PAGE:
As National Taxpayer Advocate, Nina Olson helps taxpayers navigate the complexities of the IRS tax code and reporting requirements by trying to simplify the process and make it fair. With a recent focus on FBAR reporting requirements and FATCA disclosures, Nina Olson recommends the reporting rules be merged into one action when a taxpayer lives in the country where the bank account is located. Such a merger would be known as the Same Country Exemption.
Merging of FACTA & FBAR Reporting Rules
The Taxpayer Advocate’s recommendations are in direct response to complaints from Americans living abroad. Given the difficulties presented by the reporting requirements, the international tax team at LSL CPAs is not surprised that American expatriates are upset. Merging the reporting process should help to avoid duplicative disclosure requirements. By simplifying what needs to be reported, the goal is to demonstrate support for American expatriates that maintain bank accounts in foreign countries where they live.
The decision by Nina Olson was motivated by the advocacy work of Americans Living Abroad. An expatriate group, they have been pushing for relief from the extensive requirements of FATCA and FBAR reporting. FATCA requires foreign financial institutions to report on the holdings of U.S. taxpayers to the Internal Revenue Service. If banks fail to make such reports, they face stiff penalties of up to 30 percent on any income based in the United States.
National Taxpayer Advocate Recommendations
In conjunction with the IRS’s Taxpayer Advocate Service, National Taxpayer Advocate Nina Olson posted a series of recommendations to address this issue. In her recommendations, Nina Olson addressed the following salient points:
“Organizations representing U.S. taxpayers abroad and the press have voiced concerns about unintended consequences of new FATCA rules for foreign financial institutions, which make it harder for U.S. taxpayers living abroad to open and maintain legitimate bank accounts overseas… Some foreign financial institutions (FFIs), such as Deutsche Bank, HSBC, and ING have reportedly been closing out foreign accounts of U.S. citizens in response to FATCA. During recent meetings with TAS, organizations of U.S. citizens abroad reiterated their concerns and proposed several changes to IRS regulations.”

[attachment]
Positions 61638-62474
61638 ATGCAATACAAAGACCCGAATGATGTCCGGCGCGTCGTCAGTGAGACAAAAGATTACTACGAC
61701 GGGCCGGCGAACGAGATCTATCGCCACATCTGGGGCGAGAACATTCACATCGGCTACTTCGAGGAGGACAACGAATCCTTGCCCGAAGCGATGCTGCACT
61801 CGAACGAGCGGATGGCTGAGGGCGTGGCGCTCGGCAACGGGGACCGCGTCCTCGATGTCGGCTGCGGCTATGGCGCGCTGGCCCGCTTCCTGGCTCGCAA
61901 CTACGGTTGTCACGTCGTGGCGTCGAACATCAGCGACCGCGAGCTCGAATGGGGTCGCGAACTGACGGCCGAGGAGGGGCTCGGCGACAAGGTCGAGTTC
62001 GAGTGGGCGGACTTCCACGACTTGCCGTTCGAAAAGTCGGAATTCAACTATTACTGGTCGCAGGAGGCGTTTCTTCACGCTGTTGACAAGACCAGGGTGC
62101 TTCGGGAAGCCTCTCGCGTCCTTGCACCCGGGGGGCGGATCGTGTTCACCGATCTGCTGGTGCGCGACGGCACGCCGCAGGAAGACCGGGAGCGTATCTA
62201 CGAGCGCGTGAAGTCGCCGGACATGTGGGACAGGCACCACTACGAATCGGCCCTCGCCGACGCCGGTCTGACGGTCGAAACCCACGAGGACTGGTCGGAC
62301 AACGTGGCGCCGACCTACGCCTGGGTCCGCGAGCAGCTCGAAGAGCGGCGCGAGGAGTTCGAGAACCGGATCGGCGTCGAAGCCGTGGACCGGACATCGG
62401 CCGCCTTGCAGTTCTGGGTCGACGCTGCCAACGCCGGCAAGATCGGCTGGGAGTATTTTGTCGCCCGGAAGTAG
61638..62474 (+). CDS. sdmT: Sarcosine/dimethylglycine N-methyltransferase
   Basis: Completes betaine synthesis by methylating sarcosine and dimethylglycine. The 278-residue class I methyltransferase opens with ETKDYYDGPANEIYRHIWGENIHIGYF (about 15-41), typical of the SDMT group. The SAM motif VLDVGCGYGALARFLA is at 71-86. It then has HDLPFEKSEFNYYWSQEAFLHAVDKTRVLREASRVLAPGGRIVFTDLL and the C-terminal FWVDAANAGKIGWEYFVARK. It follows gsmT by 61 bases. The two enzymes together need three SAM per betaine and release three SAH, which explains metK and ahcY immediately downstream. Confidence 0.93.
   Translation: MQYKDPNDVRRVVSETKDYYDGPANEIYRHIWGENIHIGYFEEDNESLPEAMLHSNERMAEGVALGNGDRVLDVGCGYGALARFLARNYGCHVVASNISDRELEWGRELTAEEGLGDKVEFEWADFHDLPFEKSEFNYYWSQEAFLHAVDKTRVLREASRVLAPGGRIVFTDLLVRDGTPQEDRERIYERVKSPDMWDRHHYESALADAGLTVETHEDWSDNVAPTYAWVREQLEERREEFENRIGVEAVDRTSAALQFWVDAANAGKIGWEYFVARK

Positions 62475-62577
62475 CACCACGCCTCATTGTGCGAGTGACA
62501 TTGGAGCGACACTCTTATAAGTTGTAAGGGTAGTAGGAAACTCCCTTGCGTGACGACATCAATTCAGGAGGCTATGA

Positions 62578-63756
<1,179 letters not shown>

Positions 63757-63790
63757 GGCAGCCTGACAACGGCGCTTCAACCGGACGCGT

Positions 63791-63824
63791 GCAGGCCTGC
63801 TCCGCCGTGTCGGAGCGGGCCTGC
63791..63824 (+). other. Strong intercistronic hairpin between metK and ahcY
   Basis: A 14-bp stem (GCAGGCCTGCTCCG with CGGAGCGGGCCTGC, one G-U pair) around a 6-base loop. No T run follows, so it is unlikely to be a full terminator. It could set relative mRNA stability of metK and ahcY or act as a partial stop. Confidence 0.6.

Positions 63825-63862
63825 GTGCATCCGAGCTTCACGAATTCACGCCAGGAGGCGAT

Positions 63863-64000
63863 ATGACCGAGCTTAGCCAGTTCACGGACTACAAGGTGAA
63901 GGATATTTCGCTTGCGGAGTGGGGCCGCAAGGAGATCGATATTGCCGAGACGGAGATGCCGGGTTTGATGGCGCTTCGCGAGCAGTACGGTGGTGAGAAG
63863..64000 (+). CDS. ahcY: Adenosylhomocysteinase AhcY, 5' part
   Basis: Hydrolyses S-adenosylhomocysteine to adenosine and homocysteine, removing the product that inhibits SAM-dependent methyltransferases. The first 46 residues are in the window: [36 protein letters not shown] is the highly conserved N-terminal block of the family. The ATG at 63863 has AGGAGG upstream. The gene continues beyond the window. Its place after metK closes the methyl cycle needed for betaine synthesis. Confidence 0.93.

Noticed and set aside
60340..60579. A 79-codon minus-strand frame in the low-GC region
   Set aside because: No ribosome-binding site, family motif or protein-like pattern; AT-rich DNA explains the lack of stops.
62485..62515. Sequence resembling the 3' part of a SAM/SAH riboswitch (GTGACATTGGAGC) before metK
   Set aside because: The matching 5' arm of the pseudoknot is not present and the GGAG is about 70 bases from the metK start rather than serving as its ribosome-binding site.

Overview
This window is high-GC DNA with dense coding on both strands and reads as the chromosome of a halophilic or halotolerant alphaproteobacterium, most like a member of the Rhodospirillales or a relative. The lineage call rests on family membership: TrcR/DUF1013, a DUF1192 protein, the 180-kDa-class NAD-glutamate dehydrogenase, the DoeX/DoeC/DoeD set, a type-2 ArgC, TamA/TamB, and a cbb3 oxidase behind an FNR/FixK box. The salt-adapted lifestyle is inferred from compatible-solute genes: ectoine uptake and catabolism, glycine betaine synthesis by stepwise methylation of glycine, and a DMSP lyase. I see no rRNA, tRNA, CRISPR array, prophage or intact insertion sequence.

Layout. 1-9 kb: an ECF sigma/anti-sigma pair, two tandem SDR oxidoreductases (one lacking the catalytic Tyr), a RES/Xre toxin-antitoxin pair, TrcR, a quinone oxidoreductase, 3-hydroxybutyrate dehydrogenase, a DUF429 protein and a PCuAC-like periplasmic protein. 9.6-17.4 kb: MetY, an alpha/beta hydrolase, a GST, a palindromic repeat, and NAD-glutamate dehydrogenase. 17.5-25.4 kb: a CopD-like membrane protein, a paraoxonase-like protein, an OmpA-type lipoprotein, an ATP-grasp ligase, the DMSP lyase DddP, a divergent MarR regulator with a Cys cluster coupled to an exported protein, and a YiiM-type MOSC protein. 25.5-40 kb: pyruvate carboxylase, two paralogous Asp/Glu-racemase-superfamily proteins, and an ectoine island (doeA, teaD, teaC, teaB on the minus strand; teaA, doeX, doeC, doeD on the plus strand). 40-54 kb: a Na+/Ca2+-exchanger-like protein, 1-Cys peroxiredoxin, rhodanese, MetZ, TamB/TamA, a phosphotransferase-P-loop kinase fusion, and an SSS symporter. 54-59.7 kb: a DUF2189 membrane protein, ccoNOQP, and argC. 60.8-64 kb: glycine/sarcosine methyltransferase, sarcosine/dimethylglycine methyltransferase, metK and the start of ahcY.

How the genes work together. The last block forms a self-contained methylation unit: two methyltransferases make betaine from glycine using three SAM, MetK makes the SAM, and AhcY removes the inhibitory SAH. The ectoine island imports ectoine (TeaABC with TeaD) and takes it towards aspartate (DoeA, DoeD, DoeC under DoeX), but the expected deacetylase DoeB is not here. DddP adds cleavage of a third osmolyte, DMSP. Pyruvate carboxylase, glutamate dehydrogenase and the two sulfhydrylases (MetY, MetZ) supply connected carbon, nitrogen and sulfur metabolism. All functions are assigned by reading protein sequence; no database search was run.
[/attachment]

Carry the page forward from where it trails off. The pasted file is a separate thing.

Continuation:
In contrast to FATCA institutional reporting, FBARs require taxpayers themselves to report on their holdings in overseas bank accounts. The legislative goal of both FBAR reporting and FATCA disclosures is to prevent taxpayers from trying to hide financial assets in secret bank accounts abroad. The problem is that FATCA reporting has led to problems for many U.S-born expatriates. Suddenly, such innocent taxpayers are caught in a vise and finding it hard to maintain their foreign bank accounts. Despite long-term financial relationships, the banks suddenly are rejecting their business.
Same Country Exemption Proposed
In terms of the specific steps to take Nina Olson recommended that the Internal Revenue Service merge the rules for reporting bank accounts on Form 8938, the Statement of Specified Foreign Financial Assets. In addition, the IRS should change the FATCA rules for identifying and reporting accounts of Americans abroad if the accounts are in the country where the taxpayer resides. This would be known as the Same Country Exemption.
American Citizens Abroad responded positively to the recommendations, but they believe more action needs to be taken and taken quickly. “We are very happy to see progress made on these subjects,” explained ACA executive director Marylouise Serrato. “But we cannot rest in our efforts to get these changes actually made. For sure, the Same Country Exemption could be put in place almost immediately; it does not require Congressional action. It is a change that everyone, including Treasury Department and the IRS, should be enthusiastic about.”